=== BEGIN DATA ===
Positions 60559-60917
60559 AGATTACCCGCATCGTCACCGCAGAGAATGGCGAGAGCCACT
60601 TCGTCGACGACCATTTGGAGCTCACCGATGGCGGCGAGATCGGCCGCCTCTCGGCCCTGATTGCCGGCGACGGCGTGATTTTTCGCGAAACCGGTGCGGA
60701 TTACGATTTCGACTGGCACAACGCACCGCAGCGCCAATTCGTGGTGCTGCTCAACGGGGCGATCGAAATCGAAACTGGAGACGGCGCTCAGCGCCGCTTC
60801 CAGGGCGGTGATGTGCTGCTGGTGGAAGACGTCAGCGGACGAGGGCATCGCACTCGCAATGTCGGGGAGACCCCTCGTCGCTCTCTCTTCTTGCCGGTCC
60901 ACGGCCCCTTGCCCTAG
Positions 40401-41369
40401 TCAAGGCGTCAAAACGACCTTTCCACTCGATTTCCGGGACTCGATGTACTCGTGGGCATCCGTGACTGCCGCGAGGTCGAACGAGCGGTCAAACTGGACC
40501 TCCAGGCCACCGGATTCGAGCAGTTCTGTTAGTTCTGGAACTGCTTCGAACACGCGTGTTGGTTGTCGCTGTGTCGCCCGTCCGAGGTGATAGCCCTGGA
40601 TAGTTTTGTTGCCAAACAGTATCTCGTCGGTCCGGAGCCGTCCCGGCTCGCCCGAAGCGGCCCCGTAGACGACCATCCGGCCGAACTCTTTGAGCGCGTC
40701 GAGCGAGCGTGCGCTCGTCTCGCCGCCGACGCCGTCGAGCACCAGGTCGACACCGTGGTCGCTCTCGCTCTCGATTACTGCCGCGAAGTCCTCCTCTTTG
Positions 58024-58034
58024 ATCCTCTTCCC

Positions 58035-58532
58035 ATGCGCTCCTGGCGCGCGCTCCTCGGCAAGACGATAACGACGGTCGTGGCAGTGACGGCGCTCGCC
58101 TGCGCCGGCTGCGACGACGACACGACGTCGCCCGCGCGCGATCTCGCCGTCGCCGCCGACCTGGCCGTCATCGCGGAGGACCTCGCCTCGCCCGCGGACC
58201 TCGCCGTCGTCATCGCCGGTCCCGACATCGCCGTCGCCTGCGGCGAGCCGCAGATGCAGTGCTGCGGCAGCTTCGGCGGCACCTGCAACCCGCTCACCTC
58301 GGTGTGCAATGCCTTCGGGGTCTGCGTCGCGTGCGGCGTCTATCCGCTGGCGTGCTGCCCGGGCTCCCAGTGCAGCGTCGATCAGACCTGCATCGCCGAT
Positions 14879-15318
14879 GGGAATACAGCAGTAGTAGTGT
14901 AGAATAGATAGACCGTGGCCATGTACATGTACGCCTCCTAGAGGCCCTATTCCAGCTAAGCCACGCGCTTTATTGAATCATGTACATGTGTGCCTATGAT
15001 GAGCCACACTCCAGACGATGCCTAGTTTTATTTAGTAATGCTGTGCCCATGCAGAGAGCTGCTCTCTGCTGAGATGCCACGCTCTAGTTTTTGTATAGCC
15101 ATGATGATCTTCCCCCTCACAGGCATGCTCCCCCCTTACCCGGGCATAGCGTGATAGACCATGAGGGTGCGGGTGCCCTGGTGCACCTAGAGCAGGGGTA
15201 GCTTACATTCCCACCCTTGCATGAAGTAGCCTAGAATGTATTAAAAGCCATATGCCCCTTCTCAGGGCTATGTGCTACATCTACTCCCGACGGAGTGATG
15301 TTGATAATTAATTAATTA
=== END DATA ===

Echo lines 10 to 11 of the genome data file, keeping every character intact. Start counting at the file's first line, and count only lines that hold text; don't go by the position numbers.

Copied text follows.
40601 TAGTTTTGTTGCCAAACAGTATCTCGTCGGTCCGGAGCCGTCCCGGCTCGCCCGAAGCGGCCCCGTAGACGACCATCCGGCCGAACTCTTTGAGCGCGTC
40701 GAGCGAGCGTGCGCTCGTCTCGCCGCCGACGCCGTCGAGCACCAGGTCGACACCGTGGTCGCTCTCGCTCTCGATTACTGCCGCGAAGTCCTCCTCTTTG